Disgrace | Study Guide

J.M. Coetzee

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Course Hero. "Disgrace Study Guide." March 15, 2019. Accessed August 10, 2020. https://www.coursehero.com/lit/Disgrace/.


Course Hero, "Disgrace Study Guide," March 15, 2019, accessed August 10, 2020, https://www.coursehero.com/lit/Disgrace/.

Disgrace | Quotes


Strange love! Yet from the quiver of Aphrodite, goddess of the foaming waves, no doubt about that.

David Lurie, Chapter 3

David has this thought as he grabs the resisting Melanie prior to raping her. In his mind he is not violating her. Rather, he has been forced to have sex with her by Aphrodite, the ancient Greek goddess of love and sex. This passage shows the degree to which David separates himself from reality by conceptualizing his experience in terms of literary and artistic ideas. Coetzee suggests that to perceive life in this way is inherently immoral.


Counseling? I need counseling? ... To fix me? To cure me? To cure me of inappropriate desires?

David Lurie, Chapter 5

David balks at his lawyer's suggestion to pursue having the charges against him dropped in exchange for taking certain actions, such as seeking counseling. David recoils at the word counseling, as if the lawyer had judged him to be a defective human being. This inappropriate and defensive reaction suggests that David's self-concept has indeed been shaken. Though he spends a lot of energy denying it, his conscience is uneasy.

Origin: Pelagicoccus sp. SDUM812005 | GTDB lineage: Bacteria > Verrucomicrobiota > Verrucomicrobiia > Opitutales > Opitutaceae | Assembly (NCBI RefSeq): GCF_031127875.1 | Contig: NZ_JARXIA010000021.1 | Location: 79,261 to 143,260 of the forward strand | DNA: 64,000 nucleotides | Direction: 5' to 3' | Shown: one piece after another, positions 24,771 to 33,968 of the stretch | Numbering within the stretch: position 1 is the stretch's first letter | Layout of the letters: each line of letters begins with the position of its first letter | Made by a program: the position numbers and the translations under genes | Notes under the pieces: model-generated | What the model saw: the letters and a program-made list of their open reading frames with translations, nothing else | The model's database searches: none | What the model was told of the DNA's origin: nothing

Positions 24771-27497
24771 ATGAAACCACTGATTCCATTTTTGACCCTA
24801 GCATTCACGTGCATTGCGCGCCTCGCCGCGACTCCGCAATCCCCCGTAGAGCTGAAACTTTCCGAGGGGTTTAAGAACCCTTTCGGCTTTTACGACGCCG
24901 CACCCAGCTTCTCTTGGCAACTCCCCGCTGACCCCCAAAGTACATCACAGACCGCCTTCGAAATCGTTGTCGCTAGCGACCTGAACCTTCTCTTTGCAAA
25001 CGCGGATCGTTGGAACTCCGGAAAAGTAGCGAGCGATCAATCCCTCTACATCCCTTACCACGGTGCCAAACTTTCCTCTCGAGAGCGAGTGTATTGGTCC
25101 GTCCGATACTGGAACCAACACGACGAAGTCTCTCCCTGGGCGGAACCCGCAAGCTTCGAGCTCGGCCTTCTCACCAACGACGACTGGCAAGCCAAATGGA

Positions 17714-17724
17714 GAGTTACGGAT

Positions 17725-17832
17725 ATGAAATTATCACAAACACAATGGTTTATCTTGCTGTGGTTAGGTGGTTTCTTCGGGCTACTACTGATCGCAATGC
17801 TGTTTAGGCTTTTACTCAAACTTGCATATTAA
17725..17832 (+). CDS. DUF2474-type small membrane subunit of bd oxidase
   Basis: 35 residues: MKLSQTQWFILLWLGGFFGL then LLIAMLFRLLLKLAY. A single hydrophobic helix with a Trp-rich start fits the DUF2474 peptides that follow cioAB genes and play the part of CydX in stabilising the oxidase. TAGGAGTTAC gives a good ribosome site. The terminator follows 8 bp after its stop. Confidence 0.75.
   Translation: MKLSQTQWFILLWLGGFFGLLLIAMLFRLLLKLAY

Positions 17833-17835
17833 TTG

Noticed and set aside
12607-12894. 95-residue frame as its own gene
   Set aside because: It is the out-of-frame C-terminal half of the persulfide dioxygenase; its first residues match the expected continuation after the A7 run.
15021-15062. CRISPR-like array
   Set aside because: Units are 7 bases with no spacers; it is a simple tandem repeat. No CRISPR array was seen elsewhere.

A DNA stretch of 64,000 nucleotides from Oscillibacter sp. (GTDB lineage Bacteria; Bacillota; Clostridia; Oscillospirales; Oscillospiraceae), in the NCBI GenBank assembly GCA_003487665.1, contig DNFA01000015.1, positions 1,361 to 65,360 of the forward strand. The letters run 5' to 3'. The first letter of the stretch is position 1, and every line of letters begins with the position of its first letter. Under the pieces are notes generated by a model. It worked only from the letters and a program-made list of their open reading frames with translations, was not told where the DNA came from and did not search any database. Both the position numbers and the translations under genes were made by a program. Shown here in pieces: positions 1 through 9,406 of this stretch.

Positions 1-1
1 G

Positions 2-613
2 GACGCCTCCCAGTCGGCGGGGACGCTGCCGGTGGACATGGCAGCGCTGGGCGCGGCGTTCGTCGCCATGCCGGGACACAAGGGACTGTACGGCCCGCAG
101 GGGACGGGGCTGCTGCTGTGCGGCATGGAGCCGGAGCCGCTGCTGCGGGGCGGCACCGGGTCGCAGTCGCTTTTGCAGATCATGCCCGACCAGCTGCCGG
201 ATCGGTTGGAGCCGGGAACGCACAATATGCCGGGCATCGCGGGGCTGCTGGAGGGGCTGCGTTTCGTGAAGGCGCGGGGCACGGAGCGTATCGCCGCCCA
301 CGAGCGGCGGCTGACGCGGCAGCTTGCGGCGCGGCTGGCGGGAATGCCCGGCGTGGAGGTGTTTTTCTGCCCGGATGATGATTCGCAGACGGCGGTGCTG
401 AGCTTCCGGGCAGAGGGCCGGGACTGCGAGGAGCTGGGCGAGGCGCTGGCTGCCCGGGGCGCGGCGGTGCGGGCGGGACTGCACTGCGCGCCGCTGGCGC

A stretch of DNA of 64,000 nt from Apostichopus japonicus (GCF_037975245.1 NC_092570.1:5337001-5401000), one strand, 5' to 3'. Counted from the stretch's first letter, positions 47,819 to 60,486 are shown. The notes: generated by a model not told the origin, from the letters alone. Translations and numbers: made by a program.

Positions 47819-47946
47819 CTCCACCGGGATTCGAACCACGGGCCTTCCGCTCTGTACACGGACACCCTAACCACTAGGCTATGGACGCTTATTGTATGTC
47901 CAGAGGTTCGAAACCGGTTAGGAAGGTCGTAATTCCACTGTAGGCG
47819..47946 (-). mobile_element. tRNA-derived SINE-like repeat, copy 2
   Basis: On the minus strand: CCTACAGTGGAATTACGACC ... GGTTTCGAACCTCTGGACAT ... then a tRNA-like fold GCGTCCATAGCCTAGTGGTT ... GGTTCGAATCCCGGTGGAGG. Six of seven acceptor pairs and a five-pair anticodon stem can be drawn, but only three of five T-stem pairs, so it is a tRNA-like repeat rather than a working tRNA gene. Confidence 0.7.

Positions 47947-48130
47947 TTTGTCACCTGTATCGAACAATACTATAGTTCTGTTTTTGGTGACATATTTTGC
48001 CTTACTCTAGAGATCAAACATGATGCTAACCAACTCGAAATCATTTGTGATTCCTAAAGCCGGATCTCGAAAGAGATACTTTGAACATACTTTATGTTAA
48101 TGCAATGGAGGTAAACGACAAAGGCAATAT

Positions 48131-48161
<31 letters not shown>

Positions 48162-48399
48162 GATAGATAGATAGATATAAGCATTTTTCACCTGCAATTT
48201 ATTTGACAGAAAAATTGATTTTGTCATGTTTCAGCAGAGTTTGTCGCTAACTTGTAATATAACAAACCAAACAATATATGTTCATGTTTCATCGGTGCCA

They do us the honor of treating us like gods, and we respond by treating them like things.

Lucy Lurie, Chapter 9

Lucy says this while talking to David in the kennel of Katy, a female bulldog abandoned by her owners. Both Lucy and Bev Shaw treat animals with respect and dignity, as fellow inhabitants of the planet with individual worth. Their attitude is not shared by the dominant culture, which treats animals—as well as women—as objects to be used and then discarded. Disgrace is full of examples of the objectification of women and animals, from the rapes of Melanie and Lucy to the senseless massacre of Lucy's dogs by her rapists and Petrus's treatment of his two black sheep. Coetzee suggests that individuals and cultures that condone and participate in the abuse of animals and women exist in a state of moral culpability, of disgrace.


The day of testing ... How will they stand up to the testing, he and his heart?

David Lurie, Chapter 11

David has just regained consciousness to find himself locked in the bathroom. He has repeatedly called Lucy's name, but she has not made a sound since the men followed her into the house. David is ambivalent about taking action; he senses a crisis he would rather avoid. His tepid response, both cowardly and extremely self-centered, is one of the most damaging parts of the experience for Lucy.


Not human evil, just a vast circulatory system, to whose workings pity and terror are irrelevant.

Narrator, Chapter 11

Trembling, burned, and shocked after the attackers leave, David tries to make sense of the incident. Noting all the things that have been stolen, he decides that the root of the crime is a scarcity of the resources necessary for happiness. Because everyone wants happiness, these resources are not actually owned but circulated like blood in body. David sees this theory, and the crime itself, as representative of the country's new direction.